A Photo & Discussion Forum for Wharram Design Enthusiasts
First let me tell a story and then I will suggest a way KAVENGA can be saved.
Nev and I were sailing in Bahamas and came upon a Chris White trimaran which looked like it was going fast even though it was anchored. A lovely boat. When we were invited over, we found the main hull empty of all furniture and heard that the former owner had somehow sailed the boat into rocks and, while the side hulls were ok, the deeper main hull lost its bottom which was crunched on the rocks and lost. Luckily the boat floated on the side amas and eventually it was towed from the site of the disaster across the Gulf Stream to Florida to a marina. After studying the situation, the owner gave up on the boat and took the insurance payment, and that was that. But the designer,Chris White, heard about it and phoned our friend Kirk who lived in Bermuda and asked him to take a look at the boat and see if there was any way it could be saved. At the time, it was expected to be broken up and put in the dumpster.
Chris still had the mold for the central hull and he offered to build a new lower hull and this was transported to Florida while Kirk gutted the main hull of all its built in furniture and trimmed the broken edges of the main hull to a pre selected line so the new lower hull would fit the old upper hull. A hefty fiberglass butt join was made on the inside and the upper and lower hull sections were bolted and glassed together. Then new floors were made by Kirk, new bulkheads were made, and very simple furniture similar to Wharram furniture was built in using plywood. This was all done afloat in Marsh Harbour in Abacos and the job was finished nicely by Kirk and all was painted bright and light and the boat ended up strong and lovely again. We saw this boat sailing very fast in Bahamas on sea trials and know a man who crewed for Kirk when he took it to the UK after the repair was made and he said they made the passage in about 5 days going like a bat outa hell.
Lower hulls of Wharrams can be built from plans by you to fit exactly to the upper hull on the Tiki designs and fasten easily at the chine where there is already an easy place to join them together. One can buy a Fein tool which cuts cleanly and so this could be done by you. The boat could be saved. With enough good friends and a regular supply of after work beer, it could happen. We built our lower hulls for Peace in 9 weeks.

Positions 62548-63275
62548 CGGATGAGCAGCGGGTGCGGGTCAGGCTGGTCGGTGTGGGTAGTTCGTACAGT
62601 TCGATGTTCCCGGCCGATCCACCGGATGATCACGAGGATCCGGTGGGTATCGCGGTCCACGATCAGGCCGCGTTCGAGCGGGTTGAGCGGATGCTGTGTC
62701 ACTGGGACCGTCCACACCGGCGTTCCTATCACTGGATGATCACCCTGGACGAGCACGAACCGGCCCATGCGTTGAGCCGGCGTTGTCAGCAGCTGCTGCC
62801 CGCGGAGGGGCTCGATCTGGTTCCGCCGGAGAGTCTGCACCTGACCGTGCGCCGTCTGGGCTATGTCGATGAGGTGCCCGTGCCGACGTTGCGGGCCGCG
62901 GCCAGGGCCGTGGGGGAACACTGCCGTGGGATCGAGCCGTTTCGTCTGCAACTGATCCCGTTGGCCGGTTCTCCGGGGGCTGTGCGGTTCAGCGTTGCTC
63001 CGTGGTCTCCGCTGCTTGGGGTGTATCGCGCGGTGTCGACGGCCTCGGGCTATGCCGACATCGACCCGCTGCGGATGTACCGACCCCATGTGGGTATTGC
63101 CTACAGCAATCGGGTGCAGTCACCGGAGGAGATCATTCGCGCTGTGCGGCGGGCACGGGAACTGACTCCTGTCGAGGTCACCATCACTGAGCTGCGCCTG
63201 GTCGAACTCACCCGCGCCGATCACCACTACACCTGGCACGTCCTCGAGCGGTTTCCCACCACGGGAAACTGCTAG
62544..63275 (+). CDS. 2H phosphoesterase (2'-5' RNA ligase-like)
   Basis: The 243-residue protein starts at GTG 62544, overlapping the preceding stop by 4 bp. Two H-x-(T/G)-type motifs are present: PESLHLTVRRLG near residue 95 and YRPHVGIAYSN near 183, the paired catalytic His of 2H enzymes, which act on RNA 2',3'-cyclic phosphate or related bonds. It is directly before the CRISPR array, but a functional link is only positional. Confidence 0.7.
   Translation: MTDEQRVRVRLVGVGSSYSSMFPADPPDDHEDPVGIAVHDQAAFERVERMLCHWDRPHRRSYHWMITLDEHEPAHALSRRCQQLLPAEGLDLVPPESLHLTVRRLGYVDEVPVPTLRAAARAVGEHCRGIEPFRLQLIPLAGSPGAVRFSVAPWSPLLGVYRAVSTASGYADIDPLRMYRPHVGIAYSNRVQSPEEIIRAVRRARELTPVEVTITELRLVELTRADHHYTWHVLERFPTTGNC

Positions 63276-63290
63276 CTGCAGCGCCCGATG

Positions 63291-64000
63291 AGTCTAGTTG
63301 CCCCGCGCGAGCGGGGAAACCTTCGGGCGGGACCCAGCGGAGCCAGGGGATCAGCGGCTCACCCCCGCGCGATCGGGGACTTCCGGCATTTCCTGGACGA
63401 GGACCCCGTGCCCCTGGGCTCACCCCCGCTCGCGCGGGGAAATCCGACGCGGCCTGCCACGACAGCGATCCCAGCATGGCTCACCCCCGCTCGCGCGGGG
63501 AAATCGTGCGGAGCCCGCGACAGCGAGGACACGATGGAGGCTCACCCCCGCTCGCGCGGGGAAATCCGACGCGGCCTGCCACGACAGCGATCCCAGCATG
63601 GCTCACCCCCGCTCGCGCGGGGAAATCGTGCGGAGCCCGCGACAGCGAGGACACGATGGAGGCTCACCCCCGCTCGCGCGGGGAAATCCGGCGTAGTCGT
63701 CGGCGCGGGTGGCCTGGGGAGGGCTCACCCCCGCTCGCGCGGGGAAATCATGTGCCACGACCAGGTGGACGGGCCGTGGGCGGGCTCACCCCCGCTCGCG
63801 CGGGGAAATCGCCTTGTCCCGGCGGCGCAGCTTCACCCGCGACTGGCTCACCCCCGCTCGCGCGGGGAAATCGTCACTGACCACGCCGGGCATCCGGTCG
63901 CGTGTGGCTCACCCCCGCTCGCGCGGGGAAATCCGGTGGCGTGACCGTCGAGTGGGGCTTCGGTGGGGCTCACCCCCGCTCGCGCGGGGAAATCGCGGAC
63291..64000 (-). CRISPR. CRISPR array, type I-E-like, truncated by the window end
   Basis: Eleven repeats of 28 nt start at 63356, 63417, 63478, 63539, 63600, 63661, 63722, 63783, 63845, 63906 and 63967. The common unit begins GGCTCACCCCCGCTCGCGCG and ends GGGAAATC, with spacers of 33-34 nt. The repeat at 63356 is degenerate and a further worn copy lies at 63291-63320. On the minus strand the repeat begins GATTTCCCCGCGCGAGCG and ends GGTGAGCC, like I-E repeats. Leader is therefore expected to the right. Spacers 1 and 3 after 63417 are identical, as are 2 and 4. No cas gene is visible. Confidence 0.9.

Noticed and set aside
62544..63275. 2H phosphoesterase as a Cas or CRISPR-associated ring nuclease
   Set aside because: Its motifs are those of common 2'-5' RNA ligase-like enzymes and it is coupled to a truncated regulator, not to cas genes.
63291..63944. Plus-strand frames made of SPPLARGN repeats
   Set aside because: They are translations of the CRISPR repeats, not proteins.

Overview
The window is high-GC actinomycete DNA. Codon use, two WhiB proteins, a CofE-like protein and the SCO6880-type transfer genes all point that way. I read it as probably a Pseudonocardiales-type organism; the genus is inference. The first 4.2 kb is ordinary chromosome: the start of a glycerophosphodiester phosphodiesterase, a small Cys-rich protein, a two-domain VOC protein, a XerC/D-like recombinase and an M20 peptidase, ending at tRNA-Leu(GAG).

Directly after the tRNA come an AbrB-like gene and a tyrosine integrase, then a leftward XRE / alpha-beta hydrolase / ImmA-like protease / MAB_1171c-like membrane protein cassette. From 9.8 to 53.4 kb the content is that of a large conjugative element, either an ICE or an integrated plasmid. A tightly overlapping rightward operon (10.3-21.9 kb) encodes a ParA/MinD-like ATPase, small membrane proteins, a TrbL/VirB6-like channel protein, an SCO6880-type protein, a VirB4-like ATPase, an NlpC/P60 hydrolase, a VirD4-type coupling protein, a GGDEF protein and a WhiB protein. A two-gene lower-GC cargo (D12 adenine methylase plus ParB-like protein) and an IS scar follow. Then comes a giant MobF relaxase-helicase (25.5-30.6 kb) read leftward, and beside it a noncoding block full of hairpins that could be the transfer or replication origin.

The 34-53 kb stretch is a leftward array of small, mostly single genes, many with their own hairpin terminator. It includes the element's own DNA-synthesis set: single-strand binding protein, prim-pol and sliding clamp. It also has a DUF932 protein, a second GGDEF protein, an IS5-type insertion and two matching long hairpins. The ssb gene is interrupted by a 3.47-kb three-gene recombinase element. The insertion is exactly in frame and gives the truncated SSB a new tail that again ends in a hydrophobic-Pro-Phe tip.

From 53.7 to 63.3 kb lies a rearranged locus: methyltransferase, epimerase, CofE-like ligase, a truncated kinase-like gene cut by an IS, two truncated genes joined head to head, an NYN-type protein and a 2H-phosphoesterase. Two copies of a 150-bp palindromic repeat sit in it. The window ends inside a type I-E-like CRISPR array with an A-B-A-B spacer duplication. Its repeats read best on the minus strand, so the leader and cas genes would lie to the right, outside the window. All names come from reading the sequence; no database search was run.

Ralf, we all watched on this web site and followed your progress in building KAVENGA and I sure do hope you will find enough good friends, enough courage in your own self, and enough beer to make that happen. You worked so hard and dreamed so long, I hate to have it end like this.... Think of KAVENGA's feelings!
Ann and Nev
In response to Rogerio Martin's comment above, Nev and I filled the bouyancy compartments with empty plastic bottles with screw caps twisted tight. But I think the best plan is to do this within a net bag so that even if there is a pretty big hole in a bouyancy compartment, the bottles will not slip out. I guess anything that gives you peace of mind is really nice during stormy weather.
But Ralf will have a huge amount of peace of mind after building his hulls and then having to rebuild them. He really is fresh in his mind about the best way to build Tiki 30 hulls and he will do the job even better the second time around.
You have all our admiration, my friend! Ann and Nev
With your expertise you'll rebuild quickly new hulls. To build a boat requests a lot of patience, especially in adverse conditions.....
Having built and sailed Kavenga, your investment is not just time, effort and money (and a lot of all 3!!) but somehow part of you gets built into the boat!
I truly hope that you succeed in rebuilding her.
I am amazed that the typhoon could break her free and blow her around as it did...
My best wishes are with you.
I am sad to see what has happened to your beautiful boat. Several years ago "Inkosinathi' the Tiki 30 that I built was rammed by a 30 ton power boat in Durban Harbour (there was no one on the bridge at the time!) and the port side was stoved in above the waterline between bulkheads 5 and 6. Minor damage compared to that suffered by 'Kavenga' but heart wrenching none the less. I was able to repair the damage and now you would be hard pressed to see any evidence there of, only the doubler and repair to bulkhead 5 can be seen.
As you say you were able to salvage all the gear and the rig, beam etc. so the bulk of the expensive stuff you still have. Building 2 new hulls is no small task though, but with the knowledge acquired from building the original hulls it will be a lot quicker. You will also be able to incorporate all the changes that you wished you had when building the original hulls.
whenever i get bummed by the news, or am having a bad day, though landlocked in my KW, my spirit is lifted as on a wave, by the written voice, of the SEAPEOPLE. fair winds all.